Chapter 7 Bankruptcy

Chapter 7 Bankruptcy is, out of all the common filings, one of the most heavily misunderstood.

Stemming from a lack of information of the process and protections included within Chapter 7, many individuals believe that filing for this form of bankruptcy will automatically strip them of all their belongings. While this can sometimes happen, it is not necessarily as common as people believe.

Chapter 7 is known as a liquidation plan, meaning that your assets are liquidated in order to repay your creditors. However, there are several exemptions to this process which results in individuals being allowed to keep many of their assets and belongings, especially those which are under a certain monetary value. These exemptions include the following:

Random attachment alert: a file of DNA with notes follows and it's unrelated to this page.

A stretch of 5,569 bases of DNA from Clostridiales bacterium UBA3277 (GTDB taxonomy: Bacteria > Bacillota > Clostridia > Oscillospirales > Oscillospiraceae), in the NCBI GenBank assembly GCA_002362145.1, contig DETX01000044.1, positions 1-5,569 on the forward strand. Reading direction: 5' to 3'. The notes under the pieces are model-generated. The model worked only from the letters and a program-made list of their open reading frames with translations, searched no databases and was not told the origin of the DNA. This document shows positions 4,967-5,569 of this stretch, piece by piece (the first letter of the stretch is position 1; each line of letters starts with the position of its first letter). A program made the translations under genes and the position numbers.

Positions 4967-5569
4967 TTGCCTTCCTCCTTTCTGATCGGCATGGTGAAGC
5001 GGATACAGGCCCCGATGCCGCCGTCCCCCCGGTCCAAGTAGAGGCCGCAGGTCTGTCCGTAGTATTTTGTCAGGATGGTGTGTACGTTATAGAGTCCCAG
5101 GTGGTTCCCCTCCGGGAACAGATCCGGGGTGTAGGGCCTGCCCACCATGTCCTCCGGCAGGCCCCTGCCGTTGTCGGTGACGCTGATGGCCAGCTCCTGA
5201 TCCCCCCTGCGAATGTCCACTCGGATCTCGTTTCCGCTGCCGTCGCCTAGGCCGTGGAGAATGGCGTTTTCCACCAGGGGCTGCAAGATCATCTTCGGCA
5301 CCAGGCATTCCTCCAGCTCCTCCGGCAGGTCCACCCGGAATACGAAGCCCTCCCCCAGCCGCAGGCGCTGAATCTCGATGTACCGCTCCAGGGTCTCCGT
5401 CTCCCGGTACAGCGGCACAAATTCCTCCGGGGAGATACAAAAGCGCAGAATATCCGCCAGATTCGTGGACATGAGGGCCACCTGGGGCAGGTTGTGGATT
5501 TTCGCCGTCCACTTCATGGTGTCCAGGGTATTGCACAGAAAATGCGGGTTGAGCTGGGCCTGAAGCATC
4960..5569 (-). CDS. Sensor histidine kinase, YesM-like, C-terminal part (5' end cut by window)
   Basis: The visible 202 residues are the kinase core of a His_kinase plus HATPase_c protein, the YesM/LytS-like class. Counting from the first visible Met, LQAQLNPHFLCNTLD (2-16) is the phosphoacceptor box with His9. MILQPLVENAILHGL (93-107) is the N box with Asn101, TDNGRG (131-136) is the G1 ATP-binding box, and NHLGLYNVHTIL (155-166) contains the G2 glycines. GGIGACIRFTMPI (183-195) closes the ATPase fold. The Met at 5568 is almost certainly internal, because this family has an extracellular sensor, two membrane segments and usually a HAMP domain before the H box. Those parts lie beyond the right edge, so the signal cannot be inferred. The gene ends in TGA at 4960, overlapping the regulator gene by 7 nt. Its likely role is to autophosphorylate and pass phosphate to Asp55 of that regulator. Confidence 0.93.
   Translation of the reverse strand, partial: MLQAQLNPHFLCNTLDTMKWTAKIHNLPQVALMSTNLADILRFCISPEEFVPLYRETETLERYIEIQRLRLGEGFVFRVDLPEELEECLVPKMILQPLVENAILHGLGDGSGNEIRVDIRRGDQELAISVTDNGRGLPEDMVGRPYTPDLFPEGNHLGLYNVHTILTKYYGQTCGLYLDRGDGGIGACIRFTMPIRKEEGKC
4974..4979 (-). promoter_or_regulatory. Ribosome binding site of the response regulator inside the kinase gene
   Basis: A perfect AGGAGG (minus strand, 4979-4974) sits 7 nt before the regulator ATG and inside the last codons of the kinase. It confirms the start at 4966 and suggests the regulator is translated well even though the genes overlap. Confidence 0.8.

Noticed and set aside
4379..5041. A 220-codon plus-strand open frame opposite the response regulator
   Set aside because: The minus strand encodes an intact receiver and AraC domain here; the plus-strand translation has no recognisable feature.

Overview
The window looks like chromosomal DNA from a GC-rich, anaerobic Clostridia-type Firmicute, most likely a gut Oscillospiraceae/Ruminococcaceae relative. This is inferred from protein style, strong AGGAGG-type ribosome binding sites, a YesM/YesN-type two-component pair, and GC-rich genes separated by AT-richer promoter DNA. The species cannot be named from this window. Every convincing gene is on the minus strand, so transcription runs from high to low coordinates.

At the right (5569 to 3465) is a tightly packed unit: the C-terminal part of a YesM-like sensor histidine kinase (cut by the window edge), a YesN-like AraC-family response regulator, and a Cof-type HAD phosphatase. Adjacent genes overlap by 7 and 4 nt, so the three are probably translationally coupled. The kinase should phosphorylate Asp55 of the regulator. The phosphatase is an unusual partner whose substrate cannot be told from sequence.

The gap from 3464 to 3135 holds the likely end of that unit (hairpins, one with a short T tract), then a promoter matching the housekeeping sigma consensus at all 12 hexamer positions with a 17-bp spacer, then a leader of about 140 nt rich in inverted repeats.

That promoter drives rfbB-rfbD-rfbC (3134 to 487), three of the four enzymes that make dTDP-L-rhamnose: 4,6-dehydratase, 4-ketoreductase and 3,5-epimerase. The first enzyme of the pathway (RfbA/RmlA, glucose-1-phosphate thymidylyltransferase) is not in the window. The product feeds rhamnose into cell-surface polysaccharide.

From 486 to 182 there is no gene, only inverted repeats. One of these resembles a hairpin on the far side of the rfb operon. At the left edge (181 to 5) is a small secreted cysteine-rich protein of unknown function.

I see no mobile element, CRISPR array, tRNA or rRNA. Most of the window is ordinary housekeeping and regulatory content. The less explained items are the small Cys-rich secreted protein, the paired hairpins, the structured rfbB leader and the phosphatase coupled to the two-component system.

• Homestead
    $145,425 in home equity of you place of residence is qualified for a homestead exemption
  • Personal Property
    There are several divisions of personal property and each has their own exemption amount. Those which are of most concern to bankruptcy filers are the $13,400 household goods exemption, $,1,700 jewelry exemption, and the $4,000 motor vehicle exemption.
  • Wages
    Wages are exempt, but only to a point. The current standard is that either 30 times the minimum federal hourly wage or 75% of your disposable income is exempt. Whichever is greater is the exemption that takes precedence.
  • Pensions
    In this category you will find IRAs, Roth IRAs, private pensions, and tax exempt retirement accounts such as 401(k), 403(b), and profit-sharing.